Hiding from the Nazi regime, escaping across the Iron Curtain, fainting at Beatles concerts, these stories and many others were recorded by sixth graders at the West Tisbury School while interviewing Islanders who had immigrated to this country.

During the school year students conducted and recorded interviews with Islanders from 25 countries as part of teacher Marsha Curtis’s Global Childhood project. All interview subjects had spent part of or all of their childhood in another country before making the Island their home. The recorded audio has been archived at the Martha’s Vineyard Museum. In conjunction with its Local Immigrants project, the museum established a small display of the student’s interviews and their related projects.

A reception for the students was held at the museum on Tuesday.

Ms. Curtis developed the concept with former teacher Elaine Barnett. “Normally I do a project on historical landmarks in Europe but I was thinking of changing that,” Ms. Curtis said on Tuesday before the reception. “I wanted to do something that would be meaningful for the students.”

This project was inspired by Expeditionary Learning which is a field-work based education system developed by the founder of Outward Bound.

“I had kids talk to their parents about people who had spent their childhood in another country,” Ms. Curtis said. Over 30 students conducted interviews but only a handful needed help thinking of who to interview, she explained. “I think that’s really indicative of who we are here,” she said.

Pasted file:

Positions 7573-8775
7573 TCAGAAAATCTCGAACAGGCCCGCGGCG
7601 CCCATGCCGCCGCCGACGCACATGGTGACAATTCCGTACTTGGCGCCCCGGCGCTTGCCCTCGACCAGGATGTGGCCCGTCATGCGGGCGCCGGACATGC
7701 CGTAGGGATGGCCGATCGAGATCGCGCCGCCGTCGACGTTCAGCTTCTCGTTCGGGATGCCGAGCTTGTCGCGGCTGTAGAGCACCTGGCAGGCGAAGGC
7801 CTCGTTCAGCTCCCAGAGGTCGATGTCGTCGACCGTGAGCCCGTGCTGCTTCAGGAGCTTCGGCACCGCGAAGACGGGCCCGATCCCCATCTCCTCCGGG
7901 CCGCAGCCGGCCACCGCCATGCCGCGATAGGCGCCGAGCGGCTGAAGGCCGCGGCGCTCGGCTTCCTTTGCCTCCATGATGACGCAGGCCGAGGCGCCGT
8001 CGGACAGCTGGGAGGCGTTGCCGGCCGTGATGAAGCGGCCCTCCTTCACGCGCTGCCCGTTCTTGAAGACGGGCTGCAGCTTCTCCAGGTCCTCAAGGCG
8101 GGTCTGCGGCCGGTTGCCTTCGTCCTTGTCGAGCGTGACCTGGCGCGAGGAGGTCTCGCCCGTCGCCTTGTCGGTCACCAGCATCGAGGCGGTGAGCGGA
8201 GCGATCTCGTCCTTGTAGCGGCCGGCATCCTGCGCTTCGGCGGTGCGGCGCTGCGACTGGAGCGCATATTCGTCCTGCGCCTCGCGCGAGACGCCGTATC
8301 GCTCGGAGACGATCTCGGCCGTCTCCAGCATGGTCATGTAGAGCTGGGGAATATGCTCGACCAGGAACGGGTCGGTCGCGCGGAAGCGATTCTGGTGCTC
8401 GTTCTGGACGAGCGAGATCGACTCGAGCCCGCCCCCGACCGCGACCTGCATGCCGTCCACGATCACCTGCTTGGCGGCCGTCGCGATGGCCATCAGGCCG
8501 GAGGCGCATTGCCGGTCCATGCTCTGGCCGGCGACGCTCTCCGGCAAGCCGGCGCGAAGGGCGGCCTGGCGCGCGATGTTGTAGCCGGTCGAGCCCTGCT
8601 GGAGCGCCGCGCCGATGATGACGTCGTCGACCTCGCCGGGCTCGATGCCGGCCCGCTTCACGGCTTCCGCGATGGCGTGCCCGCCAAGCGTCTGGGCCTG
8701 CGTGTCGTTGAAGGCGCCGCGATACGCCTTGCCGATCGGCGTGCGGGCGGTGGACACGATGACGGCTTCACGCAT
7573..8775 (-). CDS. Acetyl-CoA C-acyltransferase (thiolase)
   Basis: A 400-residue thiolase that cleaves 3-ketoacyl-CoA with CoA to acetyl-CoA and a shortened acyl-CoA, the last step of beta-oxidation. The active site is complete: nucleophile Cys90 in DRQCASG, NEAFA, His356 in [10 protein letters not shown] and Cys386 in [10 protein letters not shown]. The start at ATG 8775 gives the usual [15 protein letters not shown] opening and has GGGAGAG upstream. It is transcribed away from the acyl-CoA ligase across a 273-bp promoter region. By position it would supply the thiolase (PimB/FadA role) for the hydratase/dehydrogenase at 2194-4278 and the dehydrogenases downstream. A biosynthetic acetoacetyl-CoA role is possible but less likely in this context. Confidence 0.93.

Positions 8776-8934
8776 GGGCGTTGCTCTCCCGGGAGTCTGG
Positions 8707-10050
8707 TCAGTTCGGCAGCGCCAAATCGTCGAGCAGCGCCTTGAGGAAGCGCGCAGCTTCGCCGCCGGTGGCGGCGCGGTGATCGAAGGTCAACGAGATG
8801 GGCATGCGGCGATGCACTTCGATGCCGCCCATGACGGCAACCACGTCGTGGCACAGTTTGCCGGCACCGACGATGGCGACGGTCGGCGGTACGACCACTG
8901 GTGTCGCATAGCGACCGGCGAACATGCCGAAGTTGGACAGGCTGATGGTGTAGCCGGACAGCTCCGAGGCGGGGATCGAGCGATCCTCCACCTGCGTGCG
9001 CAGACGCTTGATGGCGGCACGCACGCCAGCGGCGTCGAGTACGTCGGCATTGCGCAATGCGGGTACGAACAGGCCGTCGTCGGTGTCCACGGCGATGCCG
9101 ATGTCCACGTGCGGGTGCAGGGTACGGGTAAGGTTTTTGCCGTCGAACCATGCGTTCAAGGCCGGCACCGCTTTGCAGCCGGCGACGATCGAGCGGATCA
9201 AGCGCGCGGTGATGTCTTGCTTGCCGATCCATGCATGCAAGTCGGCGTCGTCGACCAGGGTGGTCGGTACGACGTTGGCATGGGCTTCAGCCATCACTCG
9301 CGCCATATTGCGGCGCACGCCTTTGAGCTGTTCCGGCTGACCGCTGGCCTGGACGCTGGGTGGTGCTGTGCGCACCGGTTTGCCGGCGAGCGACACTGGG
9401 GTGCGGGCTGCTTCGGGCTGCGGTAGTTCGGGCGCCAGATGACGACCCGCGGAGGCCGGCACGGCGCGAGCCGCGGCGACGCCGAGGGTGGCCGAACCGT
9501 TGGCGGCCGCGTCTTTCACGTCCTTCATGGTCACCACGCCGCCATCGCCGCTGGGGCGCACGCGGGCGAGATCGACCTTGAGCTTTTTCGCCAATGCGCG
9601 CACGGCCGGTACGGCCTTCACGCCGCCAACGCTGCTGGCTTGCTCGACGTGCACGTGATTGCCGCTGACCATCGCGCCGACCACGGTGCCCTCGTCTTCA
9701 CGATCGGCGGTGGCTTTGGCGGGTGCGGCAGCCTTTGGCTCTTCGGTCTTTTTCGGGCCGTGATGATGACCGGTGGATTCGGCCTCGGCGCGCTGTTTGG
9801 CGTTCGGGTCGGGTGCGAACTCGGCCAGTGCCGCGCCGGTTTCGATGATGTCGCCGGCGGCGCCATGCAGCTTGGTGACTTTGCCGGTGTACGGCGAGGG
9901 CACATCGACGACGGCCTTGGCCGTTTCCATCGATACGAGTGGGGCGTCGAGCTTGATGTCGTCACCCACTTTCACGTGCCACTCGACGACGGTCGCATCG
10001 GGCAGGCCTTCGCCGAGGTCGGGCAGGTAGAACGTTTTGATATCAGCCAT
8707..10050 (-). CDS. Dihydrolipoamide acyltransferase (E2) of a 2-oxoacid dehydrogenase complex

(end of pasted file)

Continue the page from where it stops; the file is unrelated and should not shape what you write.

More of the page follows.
Linsey Lee, curator of oral history at the museum, worked with the students on how to conduct an effective interview. “The main point is listening, listening, listening,” Ms. Lee said. “Use silence as a way to encourage people to talk more. And be prepared to think on your feet, not just asking yes or no questions.”

The students listened to stories of people who followed their sweethearts to the Island and of those who came seeking safety. Sixth-grader Mya O’Neill said she experienced some shyness before speaking to Danga Gabis of Lithuania. Nervousness aside, the students understood the importance of what was shared with them.

While many of the conversations took place at the interviewee’s’ home, Ms. Curtis did get to witness one interaction. The student “was a kid who can be a class clown type of kid,” she said. During the interview, “he was so polite but I could tell he was kind of nervous, but very professional. He took his role as interviewer seriously. He had the questions there, he was prepared.”

The students reported feeling surprised that the adults were so willing to open up to them. Some interviews lasted a half hour or longer. Ms. Lee hopes that some lasting relationships were forged too.

“On the Vineyard there is such diversity and I think it’s something we should really celebrate,” she said. “The students really got a taste of that.”

The exhibition is currently on view at the Martha’s Vineyard Museum’s Edgartown campus.